Reforming immigration may be at the top of the news, but as it dominates the headlines our existing system continues apace.
To wit: Today marks the first day U.S. employers can submit H-1B visa applications to the federal government for fiscal year 2014 (for visas beginning on October 1, 2013 through September 30, 2014). Every year at the beginning of April, employers race for a limited number of H-1B visas available—currently set at 85,000, including 20,000 that are set aside for foreign graduates with advanced degrees from American universities. These visas are given on a first-come, first-served basis, resulting in this frenzy.
Last year the race for H-1B visas ended in 10 weeks, whereas the year before, amid a more sluggish economy, it took three times longer. As our report, “The Search for Skills,” highlighted, the demand for H-1B visas over the past decade fluctuated in response to both economic and political conditions. The trend has been one of growth, with the exception of significant declines in demand after the collapse of the dot-com bubble in 2001, September 11, 2011, and the Great Recession that started in 2007.
Since the cap was reached last year on June 11, many of those employers denied an H-1B visa have waited 294 days to file a new application. This long wait period, coupled with better economic conditions, may prompt a quicker end to the race this year. Some predict that the H-1B cap might be reached within five days . But the uncertainty of both the application period and the chance of success make it difficult for employers to predict whether a visa will be available to hire foreign candidates. This makes human resource planning tricky, to say the least.
The comprehensive immigration reform debate kicked off with a Senate bill called the Immigration and Innovation Act of 2013 (I-Squared Act). Under this proposal, instead of a static cap, there would be an “H-1B escalator” that automatically adjusts the cap depending on demand. The proposal raises the initial H-1B cap to 115,000 and, depending on how quickly the cap is met in a given year, it would increase incrementally, by up to 20,000 visas the following year. Likewise, if the cap is not met in a given year, it would decrease by no more than 20,000 visas the following year. The I-Squared Act proposes that the cap be no fewer than 115,000 and no greater than 300,000. At the very least, it would take 10 consecutive years of reaching the cap within 45 days to hit the upper limit of 300,000 visas.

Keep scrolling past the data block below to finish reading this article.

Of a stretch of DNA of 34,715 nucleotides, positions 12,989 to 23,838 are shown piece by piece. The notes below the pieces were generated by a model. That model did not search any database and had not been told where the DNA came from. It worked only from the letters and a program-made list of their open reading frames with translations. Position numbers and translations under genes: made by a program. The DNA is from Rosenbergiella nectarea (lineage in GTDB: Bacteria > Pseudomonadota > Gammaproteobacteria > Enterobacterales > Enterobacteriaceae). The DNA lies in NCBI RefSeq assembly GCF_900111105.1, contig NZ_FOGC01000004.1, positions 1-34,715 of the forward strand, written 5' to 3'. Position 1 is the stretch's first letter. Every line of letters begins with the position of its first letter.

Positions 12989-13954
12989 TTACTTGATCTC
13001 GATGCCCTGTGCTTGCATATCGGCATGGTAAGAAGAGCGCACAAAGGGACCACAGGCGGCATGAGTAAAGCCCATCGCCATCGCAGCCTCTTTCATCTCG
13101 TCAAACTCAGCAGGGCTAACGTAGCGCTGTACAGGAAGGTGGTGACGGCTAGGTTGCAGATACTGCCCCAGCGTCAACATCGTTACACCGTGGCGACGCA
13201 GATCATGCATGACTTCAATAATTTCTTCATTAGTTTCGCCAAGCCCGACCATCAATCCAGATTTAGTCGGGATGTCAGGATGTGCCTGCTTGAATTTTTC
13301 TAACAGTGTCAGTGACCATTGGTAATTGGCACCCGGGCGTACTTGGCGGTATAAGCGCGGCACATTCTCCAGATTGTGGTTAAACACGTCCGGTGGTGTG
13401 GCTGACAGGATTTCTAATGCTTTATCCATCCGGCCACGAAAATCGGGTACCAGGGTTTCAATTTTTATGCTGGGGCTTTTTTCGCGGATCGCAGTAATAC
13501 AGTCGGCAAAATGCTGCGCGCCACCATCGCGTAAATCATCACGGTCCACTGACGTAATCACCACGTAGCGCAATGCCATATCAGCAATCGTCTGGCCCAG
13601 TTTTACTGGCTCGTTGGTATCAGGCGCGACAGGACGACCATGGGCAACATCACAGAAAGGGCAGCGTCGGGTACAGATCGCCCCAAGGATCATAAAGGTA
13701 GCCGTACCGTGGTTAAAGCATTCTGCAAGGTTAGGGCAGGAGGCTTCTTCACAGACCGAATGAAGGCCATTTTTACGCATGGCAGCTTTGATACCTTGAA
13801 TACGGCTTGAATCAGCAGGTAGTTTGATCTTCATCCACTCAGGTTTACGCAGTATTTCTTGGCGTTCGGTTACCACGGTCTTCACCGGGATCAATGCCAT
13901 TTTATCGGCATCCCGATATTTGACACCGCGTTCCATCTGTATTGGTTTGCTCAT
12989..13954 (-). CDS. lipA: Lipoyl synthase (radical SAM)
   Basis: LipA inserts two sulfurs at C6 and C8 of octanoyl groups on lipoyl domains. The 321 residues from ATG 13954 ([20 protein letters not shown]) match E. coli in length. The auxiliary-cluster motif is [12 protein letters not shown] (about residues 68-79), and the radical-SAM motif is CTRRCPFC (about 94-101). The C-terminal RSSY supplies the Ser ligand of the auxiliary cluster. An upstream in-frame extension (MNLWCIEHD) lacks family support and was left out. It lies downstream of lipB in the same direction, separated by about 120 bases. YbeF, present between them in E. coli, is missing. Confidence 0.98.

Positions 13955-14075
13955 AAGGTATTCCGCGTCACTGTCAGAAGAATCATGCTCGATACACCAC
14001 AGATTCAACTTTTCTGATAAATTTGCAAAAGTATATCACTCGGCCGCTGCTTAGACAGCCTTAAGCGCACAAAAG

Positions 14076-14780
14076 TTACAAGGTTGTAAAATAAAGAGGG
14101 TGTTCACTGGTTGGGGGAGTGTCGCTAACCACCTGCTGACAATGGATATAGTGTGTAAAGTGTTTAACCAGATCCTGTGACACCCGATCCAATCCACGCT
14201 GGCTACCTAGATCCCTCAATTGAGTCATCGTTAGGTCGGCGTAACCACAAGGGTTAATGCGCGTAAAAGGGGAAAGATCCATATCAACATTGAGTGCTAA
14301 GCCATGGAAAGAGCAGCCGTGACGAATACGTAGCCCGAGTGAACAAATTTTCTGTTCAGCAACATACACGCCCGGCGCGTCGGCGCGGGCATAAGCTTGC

The I-Squared Act also proposes to allow foreign students to apply for a permanent green card, to provide unlimited H-1B visas for foreigners with U.S. advanced degrees, to “staple” permanent green cards to graduate degrees in science, technology, engineering, and mathematics (STEM) earned by foreigners at U.S. universities, and to increase visa fees that would be invested in educating the American workforce in STEM. Some or all of these proposals might be included in the much-anticipated comprehensive immigration reform bill that the Senate “Gang of Eight” is scheduled to introduce sometime this month. A group of House members have also been hammering out a plan that they may make public soon.
The current immigration reform debate is a great opportunity to overhaul the system and move away from an arbitrary race against time for H-1B visas. A new method that structures America’s future immigration system to better meet the demand for high-skilled workers—through less-arbitrary H-1B visa caps, new visa classes, and better-targeted workforce training—will be welcomed by employers and workers alike.
If the H-1B visa system is revamped, this may be the last time we see the race to the H-1B visa cap.